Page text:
The most interesting thing about these restaurant stories is the parallels to other recent civil rights battles. Some people are essentially doing their best “we’re here, we’re armed, get over it”, and the restaurants react by essentially implementing “don’t ask don’t tell” for guns.

    The mistake many gun rights advocates made at first, and some are still making, is assuming that places like Starbucks are an ally to the cause. They’re not, they just want to sell coffee to as many people as possible. Which is why they haven’t actually banned guns, they just politely asked customers to keep them out. In Ohio at least they must post a sign, and neither Starbucks nor Chipotle have.

  5. A Hermit says

    I don’t think I’ve ever been worried that weren’t enough strangers with guns around….quite the opposite in fact.

  6. Jean says

    Watching all of the US gun advocates actions (and those who tolerate it) from Canada seems totally surreal. I much prefer a place like here where anyone with a gun is a bad guy or the police (with a few very rare exceptions). It is much safer and the statistics confirm it.

  7. twosheds1 says

    A commented elsewhere said that open carry was a “natural right to protect one’s property” as if a cheeseburger were one’s property. I countered saying that it is a property owner’s right (or their agents, like the manager of a restaurant) to decide what is allowed to be brought onto restaurant property.

  8. Trebuchet says

    Some gun owners feel that these places are no longer safe to eat in because they are not allowed to take their guns into them, because of course no place is more dangerous than your neighborhood Wendy’s.

    I won’t argue that Wendy’s (and its ilk) are not dangerous places, but I’m not sure you can do anything about trans-fats by shooting them.

  9. says

    The gun nuts say they want “personal freedom” for themselves, but under false premises.

    Then they whine because business owners want personal freedom on their business premises.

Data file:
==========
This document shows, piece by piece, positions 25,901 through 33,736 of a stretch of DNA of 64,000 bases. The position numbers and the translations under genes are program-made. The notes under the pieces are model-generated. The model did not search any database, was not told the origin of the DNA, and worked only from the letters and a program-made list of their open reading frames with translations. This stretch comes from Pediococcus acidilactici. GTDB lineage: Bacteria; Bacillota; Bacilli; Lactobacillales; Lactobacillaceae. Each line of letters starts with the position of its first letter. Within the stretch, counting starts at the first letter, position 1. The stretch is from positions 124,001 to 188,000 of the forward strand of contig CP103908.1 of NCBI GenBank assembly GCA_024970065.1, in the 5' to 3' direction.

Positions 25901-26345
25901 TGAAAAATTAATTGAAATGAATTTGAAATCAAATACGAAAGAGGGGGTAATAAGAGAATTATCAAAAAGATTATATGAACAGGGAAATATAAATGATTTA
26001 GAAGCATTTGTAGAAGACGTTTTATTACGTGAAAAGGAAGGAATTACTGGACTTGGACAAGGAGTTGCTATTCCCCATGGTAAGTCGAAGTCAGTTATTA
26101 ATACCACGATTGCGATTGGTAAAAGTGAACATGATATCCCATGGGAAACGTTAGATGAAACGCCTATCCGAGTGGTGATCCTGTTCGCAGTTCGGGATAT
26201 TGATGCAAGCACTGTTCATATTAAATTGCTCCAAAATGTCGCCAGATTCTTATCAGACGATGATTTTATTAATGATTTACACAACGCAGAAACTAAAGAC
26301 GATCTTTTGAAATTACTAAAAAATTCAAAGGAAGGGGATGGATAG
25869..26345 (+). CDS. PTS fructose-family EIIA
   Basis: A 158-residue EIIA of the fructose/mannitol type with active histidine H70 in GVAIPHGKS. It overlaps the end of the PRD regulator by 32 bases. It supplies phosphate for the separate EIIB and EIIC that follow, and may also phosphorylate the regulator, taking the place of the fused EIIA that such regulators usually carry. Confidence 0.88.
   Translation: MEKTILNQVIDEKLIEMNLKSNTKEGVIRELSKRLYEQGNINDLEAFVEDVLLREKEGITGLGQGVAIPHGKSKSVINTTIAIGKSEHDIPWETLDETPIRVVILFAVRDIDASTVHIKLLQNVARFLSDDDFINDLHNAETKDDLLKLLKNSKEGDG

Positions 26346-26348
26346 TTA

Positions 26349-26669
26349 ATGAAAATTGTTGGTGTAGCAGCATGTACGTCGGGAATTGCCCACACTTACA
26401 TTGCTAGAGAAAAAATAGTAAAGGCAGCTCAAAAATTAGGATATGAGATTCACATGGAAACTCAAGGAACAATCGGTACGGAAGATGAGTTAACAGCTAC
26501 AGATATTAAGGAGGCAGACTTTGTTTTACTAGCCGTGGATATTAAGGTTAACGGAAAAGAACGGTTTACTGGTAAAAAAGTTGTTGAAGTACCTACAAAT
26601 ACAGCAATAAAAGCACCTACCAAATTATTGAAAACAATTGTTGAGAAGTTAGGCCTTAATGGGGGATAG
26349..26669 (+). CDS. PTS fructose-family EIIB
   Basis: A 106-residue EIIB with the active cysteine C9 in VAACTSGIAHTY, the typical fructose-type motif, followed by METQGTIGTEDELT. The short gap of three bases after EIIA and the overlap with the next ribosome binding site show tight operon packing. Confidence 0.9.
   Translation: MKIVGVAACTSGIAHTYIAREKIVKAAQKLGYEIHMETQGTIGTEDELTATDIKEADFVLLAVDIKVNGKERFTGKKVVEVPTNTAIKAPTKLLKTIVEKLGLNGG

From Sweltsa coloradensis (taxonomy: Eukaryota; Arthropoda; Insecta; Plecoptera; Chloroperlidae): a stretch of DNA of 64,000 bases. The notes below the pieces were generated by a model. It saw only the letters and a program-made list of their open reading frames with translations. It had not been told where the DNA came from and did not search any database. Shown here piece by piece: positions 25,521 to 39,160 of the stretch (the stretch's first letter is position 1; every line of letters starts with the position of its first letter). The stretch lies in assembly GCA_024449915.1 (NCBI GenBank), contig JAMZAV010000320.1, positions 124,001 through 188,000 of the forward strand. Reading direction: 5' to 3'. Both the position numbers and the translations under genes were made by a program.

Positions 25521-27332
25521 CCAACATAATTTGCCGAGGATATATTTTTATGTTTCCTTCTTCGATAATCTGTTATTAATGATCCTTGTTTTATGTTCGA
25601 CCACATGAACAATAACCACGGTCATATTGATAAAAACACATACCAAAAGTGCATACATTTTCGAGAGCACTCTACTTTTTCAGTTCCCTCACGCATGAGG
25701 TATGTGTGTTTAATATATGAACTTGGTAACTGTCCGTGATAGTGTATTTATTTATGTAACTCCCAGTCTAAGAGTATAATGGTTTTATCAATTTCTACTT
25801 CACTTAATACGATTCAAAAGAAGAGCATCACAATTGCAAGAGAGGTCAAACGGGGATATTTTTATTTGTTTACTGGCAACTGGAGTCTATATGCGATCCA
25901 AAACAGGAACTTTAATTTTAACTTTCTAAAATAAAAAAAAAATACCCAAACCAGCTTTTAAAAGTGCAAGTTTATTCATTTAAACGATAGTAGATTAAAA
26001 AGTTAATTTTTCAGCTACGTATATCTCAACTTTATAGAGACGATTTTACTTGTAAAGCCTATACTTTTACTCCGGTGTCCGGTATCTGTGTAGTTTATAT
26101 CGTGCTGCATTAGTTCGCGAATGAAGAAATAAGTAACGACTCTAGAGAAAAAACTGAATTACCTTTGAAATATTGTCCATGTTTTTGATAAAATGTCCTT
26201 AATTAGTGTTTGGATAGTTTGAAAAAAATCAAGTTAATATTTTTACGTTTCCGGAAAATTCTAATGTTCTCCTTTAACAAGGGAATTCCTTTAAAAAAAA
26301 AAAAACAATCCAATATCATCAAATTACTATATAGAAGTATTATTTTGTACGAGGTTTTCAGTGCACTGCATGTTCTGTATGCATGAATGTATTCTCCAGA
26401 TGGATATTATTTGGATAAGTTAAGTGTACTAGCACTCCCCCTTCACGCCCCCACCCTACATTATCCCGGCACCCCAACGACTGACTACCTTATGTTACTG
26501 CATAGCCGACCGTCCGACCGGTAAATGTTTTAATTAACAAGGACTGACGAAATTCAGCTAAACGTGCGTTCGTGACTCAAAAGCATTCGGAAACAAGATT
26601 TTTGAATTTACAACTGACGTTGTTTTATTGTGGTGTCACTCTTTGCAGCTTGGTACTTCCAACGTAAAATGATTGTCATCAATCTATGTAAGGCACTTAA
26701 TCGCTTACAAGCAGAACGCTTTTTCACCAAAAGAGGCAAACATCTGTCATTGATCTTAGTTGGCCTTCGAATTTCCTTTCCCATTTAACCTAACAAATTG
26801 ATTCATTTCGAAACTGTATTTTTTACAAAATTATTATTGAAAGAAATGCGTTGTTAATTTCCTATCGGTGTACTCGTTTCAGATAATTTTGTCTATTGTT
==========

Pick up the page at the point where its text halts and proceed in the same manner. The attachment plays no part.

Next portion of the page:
Open carry is a stupid idea, but even stupider are its advocates who can’t grasp that private businesses are not public places.

  10. smrnda says

    Illinois recently permitted concealed carry, and most businesses in my area have big NO GUNS signs on the doors now. In fact, that’s helping me know where not to go.

    All said, if they want to make open carry advocates look like belligerent thugs who don’t care about how unhinged and dangerous they seem to others, they’re doing a great job.

  11. readysf says

    Really incredible that anyone would want to carry gun openly into a store. What does it do for them, even if they feel it is a “right”? Sounds like psychological counseling would be in order….

  12. Curt Cameron says

    Some friends of mine with two kids had gone for dinner at Spring Creek Barbecue here in the Dallas area, when a group of men carrying rifles walked in. This was probably about three weeks ago. My friends left without eating, and they said the manager had come over to talk to the group, but they didn’t stick around to see the outcome.

    I had no idea this was a thing.

    As far as I’m aware, it’s illegal to take firearms into a place that serves alcohol. Chili’s and Spring Creek both serve alcohol.

  13. kyoseki says

    As far as I’m aware, it’s illegal to take firearms into a place that serves alcohol. Chili’s and Spring Creek both serve alcohol.

    Depends on the state, in Texas, it’s illegal to carry a firearm into a place that derives most of it’s revenue from alcohol (ie. a bar) but not a place that makes most of it’s revenue from food but also serves alcohol (ie. a restaurant).

    I don’t see that it’s really a big deal, being drunk in possession of a gun is illegal everywhere, but insofar as simply carrying in these places, I don’t see that it’s any different to driving.

    You can drive to a bar, but it’s only illegal to get drunk & drive home.